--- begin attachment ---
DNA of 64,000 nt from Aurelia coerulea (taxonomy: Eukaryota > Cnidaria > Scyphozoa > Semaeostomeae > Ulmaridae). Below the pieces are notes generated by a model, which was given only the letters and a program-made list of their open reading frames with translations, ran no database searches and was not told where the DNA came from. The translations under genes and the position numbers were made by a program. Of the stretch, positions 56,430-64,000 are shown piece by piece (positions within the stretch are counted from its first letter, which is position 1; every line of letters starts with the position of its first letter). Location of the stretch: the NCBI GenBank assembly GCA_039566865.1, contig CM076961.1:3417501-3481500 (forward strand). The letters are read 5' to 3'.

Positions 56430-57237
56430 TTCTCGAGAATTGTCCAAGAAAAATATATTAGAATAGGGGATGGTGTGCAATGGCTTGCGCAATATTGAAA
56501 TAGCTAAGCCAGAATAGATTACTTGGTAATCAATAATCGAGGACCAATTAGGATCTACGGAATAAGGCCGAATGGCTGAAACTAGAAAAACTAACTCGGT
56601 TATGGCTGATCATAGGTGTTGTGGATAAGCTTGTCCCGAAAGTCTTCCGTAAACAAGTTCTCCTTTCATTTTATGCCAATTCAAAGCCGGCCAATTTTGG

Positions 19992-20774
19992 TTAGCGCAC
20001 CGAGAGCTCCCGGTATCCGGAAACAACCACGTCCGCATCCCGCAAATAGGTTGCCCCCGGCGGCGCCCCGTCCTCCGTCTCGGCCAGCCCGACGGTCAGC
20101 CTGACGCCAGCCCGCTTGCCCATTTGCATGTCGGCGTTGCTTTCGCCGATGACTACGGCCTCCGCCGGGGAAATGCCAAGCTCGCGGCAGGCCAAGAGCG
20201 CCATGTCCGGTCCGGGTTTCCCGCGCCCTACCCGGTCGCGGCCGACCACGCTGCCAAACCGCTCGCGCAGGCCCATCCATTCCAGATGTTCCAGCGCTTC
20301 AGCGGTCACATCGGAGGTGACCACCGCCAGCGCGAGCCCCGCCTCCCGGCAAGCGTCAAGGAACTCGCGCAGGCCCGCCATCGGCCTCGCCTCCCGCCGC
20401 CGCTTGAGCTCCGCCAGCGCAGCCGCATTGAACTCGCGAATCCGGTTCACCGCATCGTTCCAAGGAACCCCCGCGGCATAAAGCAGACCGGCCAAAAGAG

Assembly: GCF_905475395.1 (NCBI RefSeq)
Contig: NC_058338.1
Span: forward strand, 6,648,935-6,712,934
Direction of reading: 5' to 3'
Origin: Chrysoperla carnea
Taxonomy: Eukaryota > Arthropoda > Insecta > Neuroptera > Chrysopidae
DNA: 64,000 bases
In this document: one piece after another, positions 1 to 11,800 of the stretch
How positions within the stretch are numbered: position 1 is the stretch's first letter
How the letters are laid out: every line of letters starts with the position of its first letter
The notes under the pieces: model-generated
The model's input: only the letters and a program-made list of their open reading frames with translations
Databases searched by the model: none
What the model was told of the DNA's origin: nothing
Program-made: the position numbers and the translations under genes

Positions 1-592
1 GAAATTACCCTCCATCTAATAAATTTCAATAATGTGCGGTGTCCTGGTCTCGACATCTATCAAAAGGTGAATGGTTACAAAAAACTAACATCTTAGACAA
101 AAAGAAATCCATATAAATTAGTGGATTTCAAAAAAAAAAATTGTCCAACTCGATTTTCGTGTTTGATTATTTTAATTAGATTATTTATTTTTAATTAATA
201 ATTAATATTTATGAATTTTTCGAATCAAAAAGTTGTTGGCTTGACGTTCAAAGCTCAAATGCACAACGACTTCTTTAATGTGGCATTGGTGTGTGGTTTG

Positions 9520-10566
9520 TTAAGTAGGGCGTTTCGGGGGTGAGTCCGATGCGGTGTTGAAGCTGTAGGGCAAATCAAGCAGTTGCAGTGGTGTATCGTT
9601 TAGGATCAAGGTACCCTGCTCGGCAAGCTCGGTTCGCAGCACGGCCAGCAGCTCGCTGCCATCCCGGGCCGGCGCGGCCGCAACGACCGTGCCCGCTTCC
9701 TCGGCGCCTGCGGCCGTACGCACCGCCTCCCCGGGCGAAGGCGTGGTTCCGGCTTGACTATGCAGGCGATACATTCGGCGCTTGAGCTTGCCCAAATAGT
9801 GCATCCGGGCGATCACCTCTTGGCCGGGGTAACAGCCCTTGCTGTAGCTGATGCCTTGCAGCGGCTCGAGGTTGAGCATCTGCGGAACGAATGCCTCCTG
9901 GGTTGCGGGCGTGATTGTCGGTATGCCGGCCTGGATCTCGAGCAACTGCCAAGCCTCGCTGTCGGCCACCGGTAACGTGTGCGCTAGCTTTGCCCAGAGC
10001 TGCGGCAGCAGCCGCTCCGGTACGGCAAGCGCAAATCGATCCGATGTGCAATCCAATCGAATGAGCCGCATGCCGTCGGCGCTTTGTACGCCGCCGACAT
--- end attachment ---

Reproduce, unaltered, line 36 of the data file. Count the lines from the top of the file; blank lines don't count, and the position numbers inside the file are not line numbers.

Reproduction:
9801 GCATCCGGGCGATCACCTCTTGGCCGGGGTAACAGCCCTTGCTGTAGCTGATGCCTTGCAGCGGCTCGAGGTTGAGCATCTGCGGAACGAATGCCTCCTG